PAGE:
Somalia: Acute Food Insecurity Situation in January 2014 and Projection for February - June 2014
01.02.2014 > 30.06.2014



& next steps


An estimated 857,000 people will be in Crisis and Emergency (IPC Phases 3 and 4) requiring urgent humanitarian assistance over the next six month period according to a joint assessment report by the Food Security and Nutrition Analysis Unit for Somalia (FSNAU), a project managed by UN’s Food and Agriculture Organization (FAO), and the Famine Early Warning Systems Network (FEWS NET), a project funded by the United States Agency for International Development (USAID). The recent figures represent an 18 percent decline compared to the figures for January 2013 but a mere 1.5 percent decline compared to August 2013.

The positive impact of increased livestock prices, increasing livestock herd sizes, improved milk availability, low prices of both local and imported staple food commodities, higher purchasing power from labour income and livestock sales as well as sustained humanitarian interventions over the last six months was undermined by a nearly 20 percent decline in the Deyr 2013 cereal harvest compared to the long-term and five-year averages.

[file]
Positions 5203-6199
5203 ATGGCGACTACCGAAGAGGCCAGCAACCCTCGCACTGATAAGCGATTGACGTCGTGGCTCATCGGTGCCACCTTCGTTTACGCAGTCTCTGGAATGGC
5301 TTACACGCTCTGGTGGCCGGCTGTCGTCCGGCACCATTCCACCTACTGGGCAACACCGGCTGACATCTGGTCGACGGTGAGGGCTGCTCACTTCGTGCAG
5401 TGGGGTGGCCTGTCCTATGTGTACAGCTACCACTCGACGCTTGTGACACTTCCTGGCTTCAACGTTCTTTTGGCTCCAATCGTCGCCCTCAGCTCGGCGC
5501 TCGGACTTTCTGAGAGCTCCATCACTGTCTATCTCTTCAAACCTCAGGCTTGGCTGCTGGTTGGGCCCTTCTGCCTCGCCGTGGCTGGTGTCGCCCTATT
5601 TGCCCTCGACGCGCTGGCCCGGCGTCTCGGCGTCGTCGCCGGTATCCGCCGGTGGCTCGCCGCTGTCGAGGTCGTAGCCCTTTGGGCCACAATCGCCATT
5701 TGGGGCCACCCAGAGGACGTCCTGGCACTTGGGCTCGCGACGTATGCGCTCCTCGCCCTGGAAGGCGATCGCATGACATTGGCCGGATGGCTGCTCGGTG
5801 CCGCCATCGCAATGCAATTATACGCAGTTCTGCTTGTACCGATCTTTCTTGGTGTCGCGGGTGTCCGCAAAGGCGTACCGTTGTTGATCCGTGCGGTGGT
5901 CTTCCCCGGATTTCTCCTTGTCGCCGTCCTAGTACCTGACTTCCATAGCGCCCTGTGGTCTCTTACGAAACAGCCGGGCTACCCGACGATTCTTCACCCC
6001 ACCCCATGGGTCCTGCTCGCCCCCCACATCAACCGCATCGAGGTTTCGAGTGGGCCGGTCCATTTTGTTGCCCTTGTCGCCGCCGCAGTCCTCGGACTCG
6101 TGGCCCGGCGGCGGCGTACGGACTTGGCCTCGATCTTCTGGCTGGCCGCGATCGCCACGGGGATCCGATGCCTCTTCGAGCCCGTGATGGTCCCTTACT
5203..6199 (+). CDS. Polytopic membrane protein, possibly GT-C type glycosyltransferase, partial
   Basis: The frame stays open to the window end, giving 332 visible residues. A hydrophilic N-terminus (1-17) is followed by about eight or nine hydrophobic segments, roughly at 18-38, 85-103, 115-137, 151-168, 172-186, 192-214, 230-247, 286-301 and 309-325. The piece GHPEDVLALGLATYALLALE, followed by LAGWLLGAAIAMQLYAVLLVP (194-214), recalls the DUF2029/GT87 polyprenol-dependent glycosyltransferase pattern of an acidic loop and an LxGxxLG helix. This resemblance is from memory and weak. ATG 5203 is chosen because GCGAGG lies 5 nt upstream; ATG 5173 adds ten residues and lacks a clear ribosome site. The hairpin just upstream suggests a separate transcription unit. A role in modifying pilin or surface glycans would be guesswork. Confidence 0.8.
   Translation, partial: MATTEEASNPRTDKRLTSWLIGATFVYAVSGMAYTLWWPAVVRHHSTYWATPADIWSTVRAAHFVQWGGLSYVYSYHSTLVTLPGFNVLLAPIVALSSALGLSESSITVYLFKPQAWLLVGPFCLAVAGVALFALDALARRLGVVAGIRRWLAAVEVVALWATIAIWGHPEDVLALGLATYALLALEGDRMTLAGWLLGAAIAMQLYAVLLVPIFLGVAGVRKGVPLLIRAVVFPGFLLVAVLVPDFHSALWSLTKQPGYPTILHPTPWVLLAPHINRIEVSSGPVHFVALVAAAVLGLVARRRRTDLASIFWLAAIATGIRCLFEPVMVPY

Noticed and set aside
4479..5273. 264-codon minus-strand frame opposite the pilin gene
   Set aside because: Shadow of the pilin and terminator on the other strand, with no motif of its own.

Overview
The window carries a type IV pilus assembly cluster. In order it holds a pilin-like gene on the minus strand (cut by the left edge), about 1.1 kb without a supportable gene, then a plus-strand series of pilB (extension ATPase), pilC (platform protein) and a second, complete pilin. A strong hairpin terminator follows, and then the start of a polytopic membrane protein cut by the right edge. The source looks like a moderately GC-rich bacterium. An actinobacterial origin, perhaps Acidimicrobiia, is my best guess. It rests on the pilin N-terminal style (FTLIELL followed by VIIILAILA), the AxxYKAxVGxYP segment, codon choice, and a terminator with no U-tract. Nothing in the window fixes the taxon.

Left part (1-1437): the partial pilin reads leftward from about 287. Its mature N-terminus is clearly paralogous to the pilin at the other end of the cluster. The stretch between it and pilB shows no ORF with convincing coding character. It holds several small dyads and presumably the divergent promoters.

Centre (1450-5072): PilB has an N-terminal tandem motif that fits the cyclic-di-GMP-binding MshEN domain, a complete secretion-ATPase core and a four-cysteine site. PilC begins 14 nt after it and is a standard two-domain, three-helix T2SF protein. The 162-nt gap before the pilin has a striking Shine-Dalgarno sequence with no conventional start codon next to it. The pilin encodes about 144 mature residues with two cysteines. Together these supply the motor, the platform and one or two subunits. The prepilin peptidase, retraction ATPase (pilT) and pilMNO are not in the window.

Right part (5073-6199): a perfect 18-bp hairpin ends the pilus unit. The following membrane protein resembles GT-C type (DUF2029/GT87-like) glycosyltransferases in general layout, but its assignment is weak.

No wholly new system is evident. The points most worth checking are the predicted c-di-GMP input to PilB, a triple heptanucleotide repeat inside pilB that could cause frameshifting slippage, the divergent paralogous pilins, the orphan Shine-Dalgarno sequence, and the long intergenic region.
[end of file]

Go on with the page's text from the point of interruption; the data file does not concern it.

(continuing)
The food security condition of over 2 million additional people also remains fragile and is classified as Stressed (IPC Phase 2). This group of households are barely able to meet their own minimal food requirement through mid-2014, and they remain highly vulnerable to major shocks that could push them back to food security crisis until their resilience levels are substantially strengthened.

IDPs continue to constitute a majority (74%) of the 857,000 people in Crisis and Emergency (IPC Phases 3 and 4). The challenge faced by IDPs includes reliance on marginal and often unreliable livelihood strategies, poor living and sanitary conditions. Populations experiencing acute food security crisis (IPC Phases 3 &4) are also found in large numbers in mostly rural and some urban areas in Sanaag, Sool, Bari, Nugaal, North and South Mudug, Galgaduud, Hiran, and Middle Shabelle as well as Middle and Lower Juba regions. Other areas (mostly in South and Central Somalia) that have in the past experienced repeated food security crises and persistently high levels of acute malnutrition also remain a major concern.

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